It was about this time, 1979 to be more precise, when I was the Director of Intelligence that I accompanied Brigadier ‘Bull’ Weeratunga to Jaffna. His mandate from President Jayewardene was ‘to eliminate terrorism from the peninsula’. But the militant youths who began to be hunted down fled to India where they continued their training by Indian and the PLO experts on terrorism. By 1981 most of the trained youths had returned to commit murders and robberies with impunity. Their ranks were also beginning to swell, with more youth enamored by the adventurous nature of the movement, joining it.

It was in this atmosphere that the government decided to hold the District Development Council (DDC) elections. The Jayewardene government believed that the strengthening of the state’s hold over the peninsula by holding elections and having a democratic peripheral administration would help to break the back of the Tigers. To the latter, who by then not only had the backing of India, but had announced to the world of their existence as a formidable group of ‘freedom fighters,’ it provided a challenge of a different nature.

Anton Balasingham who by then was firmly in the saddle as the mentor of Prabahakaran was to tell the ‘boys’ that under no circumstances should the government of J.R. Jayewardene be allowed to take political control of Jaffna. The Indira Gandhi government that had strained relations with JR was also interested in ensuring that the central government did not have control over Jaffna. India wished for a manipulable power set-up in the North of Sri Lanka. Indian intelligence, (RAW) – Research and Analysis Wing – had been given the task of disrupting the DDC elections. I shall later recall an incident where I had an encounter with a RAW agent during the elections in Jaffna.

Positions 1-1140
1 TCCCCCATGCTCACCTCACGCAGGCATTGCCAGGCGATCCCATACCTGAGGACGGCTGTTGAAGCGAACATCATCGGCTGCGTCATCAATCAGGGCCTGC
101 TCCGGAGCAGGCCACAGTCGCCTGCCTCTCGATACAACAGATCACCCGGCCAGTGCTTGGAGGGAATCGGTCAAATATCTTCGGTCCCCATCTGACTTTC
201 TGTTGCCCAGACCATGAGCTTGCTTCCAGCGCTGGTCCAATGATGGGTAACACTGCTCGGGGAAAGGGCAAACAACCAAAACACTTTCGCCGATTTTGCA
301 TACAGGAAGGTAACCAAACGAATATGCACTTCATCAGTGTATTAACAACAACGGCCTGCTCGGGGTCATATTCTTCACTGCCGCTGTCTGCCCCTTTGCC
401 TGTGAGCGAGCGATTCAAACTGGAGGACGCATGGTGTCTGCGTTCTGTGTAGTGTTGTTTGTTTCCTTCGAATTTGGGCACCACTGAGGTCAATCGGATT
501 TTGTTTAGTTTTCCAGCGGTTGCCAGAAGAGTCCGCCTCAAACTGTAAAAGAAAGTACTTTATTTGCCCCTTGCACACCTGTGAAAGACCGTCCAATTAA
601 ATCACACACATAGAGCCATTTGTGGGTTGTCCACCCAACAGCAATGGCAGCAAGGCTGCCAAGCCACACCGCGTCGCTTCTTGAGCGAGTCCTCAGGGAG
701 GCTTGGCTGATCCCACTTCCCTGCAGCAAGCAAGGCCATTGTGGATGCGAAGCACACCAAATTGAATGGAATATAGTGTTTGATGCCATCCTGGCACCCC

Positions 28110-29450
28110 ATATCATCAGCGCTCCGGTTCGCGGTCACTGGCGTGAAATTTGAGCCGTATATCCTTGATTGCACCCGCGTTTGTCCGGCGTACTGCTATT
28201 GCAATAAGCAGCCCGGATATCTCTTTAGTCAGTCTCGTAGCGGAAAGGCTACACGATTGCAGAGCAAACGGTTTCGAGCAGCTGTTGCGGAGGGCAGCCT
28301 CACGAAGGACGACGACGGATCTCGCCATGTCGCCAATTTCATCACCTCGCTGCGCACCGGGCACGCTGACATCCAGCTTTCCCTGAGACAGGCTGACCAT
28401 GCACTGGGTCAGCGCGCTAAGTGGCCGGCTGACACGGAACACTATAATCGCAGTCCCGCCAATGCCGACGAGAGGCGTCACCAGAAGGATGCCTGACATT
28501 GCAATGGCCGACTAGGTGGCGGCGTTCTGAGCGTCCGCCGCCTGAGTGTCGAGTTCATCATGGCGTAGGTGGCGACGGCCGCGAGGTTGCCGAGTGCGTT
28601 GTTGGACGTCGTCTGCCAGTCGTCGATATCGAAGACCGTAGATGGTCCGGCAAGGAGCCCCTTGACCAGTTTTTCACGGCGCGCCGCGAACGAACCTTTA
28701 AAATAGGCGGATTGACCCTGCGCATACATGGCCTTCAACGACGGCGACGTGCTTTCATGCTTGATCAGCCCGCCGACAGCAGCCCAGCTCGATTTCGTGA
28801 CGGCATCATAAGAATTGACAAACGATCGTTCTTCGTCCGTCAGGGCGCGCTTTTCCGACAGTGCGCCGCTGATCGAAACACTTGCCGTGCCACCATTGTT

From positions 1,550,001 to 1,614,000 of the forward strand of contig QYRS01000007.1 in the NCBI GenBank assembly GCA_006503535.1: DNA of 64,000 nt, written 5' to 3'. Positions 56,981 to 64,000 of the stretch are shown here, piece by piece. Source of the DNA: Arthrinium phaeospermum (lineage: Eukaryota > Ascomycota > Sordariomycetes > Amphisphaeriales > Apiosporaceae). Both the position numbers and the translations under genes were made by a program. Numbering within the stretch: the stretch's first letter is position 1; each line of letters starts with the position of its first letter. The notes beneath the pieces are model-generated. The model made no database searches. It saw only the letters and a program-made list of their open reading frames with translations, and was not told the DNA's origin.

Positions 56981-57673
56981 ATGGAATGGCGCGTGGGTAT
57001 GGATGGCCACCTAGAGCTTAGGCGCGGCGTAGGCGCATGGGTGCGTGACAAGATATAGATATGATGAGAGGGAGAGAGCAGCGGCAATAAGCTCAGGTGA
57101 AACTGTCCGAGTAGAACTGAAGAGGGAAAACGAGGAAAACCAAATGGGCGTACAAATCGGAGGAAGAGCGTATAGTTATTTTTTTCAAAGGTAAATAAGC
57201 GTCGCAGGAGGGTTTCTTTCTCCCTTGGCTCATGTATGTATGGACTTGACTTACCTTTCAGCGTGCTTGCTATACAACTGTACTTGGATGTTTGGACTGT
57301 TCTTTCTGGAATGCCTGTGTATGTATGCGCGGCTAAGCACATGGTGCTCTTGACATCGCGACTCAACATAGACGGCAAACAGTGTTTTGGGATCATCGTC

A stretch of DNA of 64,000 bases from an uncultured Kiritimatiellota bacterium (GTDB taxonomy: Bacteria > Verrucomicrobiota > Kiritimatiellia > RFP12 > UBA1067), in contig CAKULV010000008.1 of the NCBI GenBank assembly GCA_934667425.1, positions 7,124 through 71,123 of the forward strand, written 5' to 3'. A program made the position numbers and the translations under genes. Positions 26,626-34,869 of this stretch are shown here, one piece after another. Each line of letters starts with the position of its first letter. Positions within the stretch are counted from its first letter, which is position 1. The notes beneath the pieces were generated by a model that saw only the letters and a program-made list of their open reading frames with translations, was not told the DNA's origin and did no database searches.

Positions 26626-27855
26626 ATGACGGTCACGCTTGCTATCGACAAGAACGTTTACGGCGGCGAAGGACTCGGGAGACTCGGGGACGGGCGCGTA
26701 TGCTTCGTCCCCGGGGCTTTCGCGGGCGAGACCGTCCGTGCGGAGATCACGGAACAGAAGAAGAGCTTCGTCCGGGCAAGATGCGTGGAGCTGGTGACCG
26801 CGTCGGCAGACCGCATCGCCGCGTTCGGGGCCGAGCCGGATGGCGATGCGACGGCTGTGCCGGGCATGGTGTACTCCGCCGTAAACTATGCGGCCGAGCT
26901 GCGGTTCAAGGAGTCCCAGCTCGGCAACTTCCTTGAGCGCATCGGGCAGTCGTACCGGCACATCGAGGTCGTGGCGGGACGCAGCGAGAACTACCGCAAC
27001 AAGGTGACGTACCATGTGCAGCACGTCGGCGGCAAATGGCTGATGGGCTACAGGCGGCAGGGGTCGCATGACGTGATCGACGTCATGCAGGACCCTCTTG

Reaching maturity

It is indeed significant that when the eighties commenced the separatist movement of the Tigers had reached a high degree of maturity. Splinter groups had been eliminated and Prabahakaran who had built up an image as a strong and dynamic leader had become the supreme commander. Uma Maheswaran who believed that a separate state could be achieved by resorting to urban guerilla tactics had lost his appeal.

Prabahakaran firmly believed that a well planned multi-pronged approach was required. He had realized the need for a sound theoretical base that would appeal to the youth, the importance of the collection of funds and getting the support of the western world where there were Tamils in influential positions in many cities. Above all he was determined to make the world know that the LTTE had launched a liberation struggle for the oppressed Tamil people.

The shrewd Prabahakaran also realized that to win the sympathy of the West he had to demonstrate an affinity with the Catholic faith. By indirectly portraying the Vellalas as the protectors of the Hindu tradition he had successfully won over the Catholic bishops to his cause. Dr. Anthonypillai Stanislaus Balasingham, a Catholic Marxist theoretician married to an Australian radical had become

Prabahakaran’s main propaganda organizer. Pamphlets craftily authored by Balasingham even with a map demarcating the boundaries of the proposed Eelaam were being circulated in all western capitals. These were freely available even in Pettah, Wellawatta and Wattala.

Balasingham who authored a book entitled, “Towards a Socialist Eelaam”, was also a member of the Communist Party of Britain. A keen student of world terrorist movements he had hardened himself as a brutal strategist not opposed to the killing of non — Christians for the furtherance of the movement he represented. Had he not died before the war ended in 2009, perhaps he would have successfully used his clout with powerful elements in Europe, America and Canada or even Australia to provide safe passage out of the country for Prabahakaran, Nadesan and others.


(To be continued next week)

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A call for confidence in Rajavasala



The government is highly cheerful about the defeat of the SJB’s vote of no confidence on Minister Gammanpila.